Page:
Complexity Postdoctoral Fellow
Omidyar and EPE Postdoctoral Fellow
Katrin is a behavioral economist and psychologist who studies how incentives and controls affect individual motivation and the influence of culture and institutions on behavior. Her recent interest is in how these mechanisms can be applied to public health and climate policies. At SFI, she will draw on the complexity sciences to better understand how the interaction between institutions and people’s preferences can be taken into account when designing public policies, including measures to address climate change.
She holds a postgraduate degree in psychology. Her PhD dissertation in economics at the Max Planck Institute for Economics in Jena received the Heinz Sauermann Prize of the GfeW (German Association for Experimental Economic Research), she received the State Prize of Courageous Science for her research and public engagement with respect to covid policies, and the Science Prize of the Messmer Foundation for her current behavioral research on climate policies.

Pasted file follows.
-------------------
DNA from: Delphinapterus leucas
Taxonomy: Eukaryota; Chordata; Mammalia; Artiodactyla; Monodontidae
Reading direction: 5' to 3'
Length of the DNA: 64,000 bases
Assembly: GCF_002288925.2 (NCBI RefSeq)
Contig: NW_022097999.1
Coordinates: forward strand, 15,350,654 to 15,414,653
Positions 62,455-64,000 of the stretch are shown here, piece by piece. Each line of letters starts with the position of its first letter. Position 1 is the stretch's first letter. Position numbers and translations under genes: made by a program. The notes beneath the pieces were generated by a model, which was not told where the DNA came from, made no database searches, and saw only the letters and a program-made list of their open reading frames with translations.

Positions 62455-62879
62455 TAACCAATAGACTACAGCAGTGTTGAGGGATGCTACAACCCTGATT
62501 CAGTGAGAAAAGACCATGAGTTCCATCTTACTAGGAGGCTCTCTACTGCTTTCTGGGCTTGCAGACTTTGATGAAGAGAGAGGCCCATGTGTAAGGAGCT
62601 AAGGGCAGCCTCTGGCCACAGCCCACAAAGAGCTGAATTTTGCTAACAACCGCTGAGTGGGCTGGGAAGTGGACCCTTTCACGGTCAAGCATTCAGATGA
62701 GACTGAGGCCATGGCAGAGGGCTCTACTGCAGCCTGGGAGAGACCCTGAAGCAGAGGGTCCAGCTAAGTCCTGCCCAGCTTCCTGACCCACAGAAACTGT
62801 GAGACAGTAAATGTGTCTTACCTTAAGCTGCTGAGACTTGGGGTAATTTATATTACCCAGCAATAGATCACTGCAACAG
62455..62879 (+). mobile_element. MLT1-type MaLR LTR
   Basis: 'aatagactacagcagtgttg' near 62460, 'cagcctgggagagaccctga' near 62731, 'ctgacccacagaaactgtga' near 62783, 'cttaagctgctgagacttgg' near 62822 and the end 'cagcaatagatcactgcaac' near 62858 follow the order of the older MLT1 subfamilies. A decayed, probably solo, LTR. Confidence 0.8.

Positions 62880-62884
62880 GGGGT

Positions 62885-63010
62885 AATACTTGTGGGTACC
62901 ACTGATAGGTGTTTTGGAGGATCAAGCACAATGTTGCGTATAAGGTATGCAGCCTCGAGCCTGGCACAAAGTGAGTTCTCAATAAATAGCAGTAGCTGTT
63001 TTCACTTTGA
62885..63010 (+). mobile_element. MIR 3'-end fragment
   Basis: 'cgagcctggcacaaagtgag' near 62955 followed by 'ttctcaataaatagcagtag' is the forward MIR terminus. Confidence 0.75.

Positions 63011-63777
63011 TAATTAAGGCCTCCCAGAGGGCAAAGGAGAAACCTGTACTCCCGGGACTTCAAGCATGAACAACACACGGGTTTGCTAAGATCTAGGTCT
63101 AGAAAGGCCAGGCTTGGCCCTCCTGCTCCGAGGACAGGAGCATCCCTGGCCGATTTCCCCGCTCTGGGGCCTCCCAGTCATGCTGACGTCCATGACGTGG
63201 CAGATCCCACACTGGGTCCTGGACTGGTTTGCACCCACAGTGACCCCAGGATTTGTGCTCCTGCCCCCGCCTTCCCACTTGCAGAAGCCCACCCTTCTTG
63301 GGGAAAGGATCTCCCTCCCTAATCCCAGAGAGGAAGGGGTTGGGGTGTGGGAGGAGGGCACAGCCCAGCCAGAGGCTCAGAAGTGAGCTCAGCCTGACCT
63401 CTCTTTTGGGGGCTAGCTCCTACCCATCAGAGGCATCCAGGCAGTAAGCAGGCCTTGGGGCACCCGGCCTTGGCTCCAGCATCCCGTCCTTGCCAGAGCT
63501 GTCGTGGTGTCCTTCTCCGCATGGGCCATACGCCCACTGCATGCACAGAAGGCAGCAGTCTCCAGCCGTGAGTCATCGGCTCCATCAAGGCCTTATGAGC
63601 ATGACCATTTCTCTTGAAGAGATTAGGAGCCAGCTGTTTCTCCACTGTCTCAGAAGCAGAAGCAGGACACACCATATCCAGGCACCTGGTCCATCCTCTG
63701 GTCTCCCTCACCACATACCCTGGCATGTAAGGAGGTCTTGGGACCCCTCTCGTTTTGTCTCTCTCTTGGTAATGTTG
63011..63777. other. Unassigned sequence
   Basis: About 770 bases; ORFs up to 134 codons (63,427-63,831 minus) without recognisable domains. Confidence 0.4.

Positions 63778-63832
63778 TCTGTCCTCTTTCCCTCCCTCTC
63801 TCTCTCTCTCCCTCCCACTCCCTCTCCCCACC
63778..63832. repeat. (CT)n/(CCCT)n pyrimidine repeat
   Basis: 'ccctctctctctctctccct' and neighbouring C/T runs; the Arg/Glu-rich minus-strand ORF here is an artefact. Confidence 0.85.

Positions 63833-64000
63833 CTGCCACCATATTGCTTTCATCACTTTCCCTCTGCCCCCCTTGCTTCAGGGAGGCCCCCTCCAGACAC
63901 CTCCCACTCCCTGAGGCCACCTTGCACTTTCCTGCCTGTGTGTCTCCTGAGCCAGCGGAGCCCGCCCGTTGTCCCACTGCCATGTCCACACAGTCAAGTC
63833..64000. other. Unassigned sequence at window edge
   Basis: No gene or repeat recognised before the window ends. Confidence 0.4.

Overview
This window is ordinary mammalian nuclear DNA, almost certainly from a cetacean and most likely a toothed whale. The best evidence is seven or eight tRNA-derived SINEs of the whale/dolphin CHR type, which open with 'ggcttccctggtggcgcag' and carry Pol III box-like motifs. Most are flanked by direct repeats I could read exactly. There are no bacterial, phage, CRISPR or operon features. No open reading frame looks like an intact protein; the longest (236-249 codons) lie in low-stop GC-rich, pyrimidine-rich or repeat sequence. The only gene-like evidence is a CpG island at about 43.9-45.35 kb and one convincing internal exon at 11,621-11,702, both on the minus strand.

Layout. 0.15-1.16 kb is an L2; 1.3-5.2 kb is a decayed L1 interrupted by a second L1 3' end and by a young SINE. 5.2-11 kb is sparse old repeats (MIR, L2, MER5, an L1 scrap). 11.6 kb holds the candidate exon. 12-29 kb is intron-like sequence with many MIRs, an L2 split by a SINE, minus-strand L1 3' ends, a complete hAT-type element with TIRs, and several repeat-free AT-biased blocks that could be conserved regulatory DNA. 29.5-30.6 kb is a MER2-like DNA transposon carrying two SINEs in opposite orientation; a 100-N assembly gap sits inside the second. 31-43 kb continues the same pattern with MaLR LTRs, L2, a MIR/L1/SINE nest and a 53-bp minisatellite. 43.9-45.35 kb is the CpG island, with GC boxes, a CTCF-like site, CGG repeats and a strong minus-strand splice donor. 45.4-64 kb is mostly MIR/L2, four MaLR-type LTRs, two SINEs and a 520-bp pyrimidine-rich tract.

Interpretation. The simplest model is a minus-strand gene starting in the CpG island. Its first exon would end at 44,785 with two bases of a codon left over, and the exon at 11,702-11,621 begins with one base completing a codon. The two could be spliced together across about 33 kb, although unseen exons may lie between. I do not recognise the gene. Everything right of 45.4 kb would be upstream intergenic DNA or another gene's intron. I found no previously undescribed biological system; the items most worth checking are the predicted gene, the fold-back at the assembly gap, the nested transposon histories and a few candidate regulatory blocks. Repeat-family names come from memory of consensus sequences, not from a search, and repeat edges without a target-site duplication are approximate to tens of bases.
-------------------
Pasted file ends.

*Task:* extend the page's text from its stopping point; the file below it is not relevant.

Three of her recent papers on how anti-COVID-19 policies change citizens’ preferences and beliefs appeared in PNAS. She has also published in Experimental Economics, The Journal of Neuroscience, and Human Brain Mapping. Her commentaries on public policy have appeared in the Washington Post, Nature News Feature, Science Insider, The Guardian, Times of India, Newsweek Japan, Radio France, VoxEU, LSE COVID-19 blog, and many other media outlets around the world.
Katrin is currently a postdoctoral researcher at the Cluster of Excellence "The Politics of Inequality" at Konstanz University and the Thurgau Institute of Economics. She will join SFI as a Complexity Postdoctoral Fellow in August 2023, and following that, become a professor at the Section for Human Behavior at Technical University of Denmark (DTU).